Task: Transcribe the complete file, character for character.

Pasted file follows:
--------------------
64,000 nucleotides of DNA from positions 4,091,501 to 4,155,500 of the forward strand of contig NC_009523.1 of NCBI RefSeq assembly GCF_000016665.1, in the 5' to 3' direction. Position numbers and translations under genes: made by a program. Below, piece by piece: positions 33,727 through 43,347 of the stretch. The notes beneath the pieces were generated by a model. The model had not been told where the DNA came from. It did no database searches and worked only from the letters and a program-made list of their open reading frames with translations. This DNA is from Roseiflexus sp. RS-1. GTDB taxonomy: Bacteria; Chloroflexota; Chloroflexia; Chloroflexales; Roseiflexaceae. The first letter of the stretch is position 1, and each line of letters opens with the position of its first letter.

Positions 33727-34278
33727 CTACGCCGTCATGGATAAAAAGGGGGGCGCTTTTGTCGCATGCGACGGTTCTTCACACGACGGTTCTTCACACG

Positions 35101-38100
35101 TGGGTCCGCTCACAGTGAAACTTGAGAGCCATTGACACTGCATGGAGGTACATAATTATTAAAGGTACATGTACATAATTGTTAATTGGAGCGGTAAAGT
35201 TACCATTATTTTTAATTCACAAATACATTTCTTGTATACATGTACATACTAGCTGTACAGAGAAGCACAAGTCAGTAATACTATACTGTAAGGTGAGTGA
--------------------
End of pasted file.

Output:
64,000 nucleotides of DNA from positions 4,091,501 to 4,155,500 of the forward strand of contig NC_009523.1 of NCBI RefSeq assembly GCF_000016665.1, in the 5' to 3' direction. Position numbers and translations under genes: made by a program. Below, piece by piece: positions 33,727 through 43,347 of the stretch. The notes beneath the pieces were generated by a model. The model had not been told where the DNA came from. It did no database searches and worked only from the letters and a program-made list of their open reading frames with translations. This DNA is from Roseiflexus sp. RS-1. GTDB taxonomy: Bacteria; Chloroflexota; Chloroflexia; Chloroflexales; Roseiflexaceae. The first letter of the stretch is position 1, and each line of letters opens with the position of its first letter.

Positions 33727-34278
33727 CTACGCCGTCATGGATAAAAAGGGGGGCGCTTTTGTCGCATGCGACGGTTCTTCACACGACGGTTCTTCACACG

Positions 35101-38100
35101 TGGGTCCGCTCACAGTGAAACTTGAGAGCCATTGACACTGCATGGAGGTACATAATTATTAAAGGTACATGTACATAATTGTTAATTGGAGCGGTAAAGT
35201 TACCATTATTTTTAATTCACAAATACATTTCTTGTATACATGTACATACTAGCTGTACAGAGAAGCACAAGTCAGTAATACTATACTGTAAGGTGAGTGA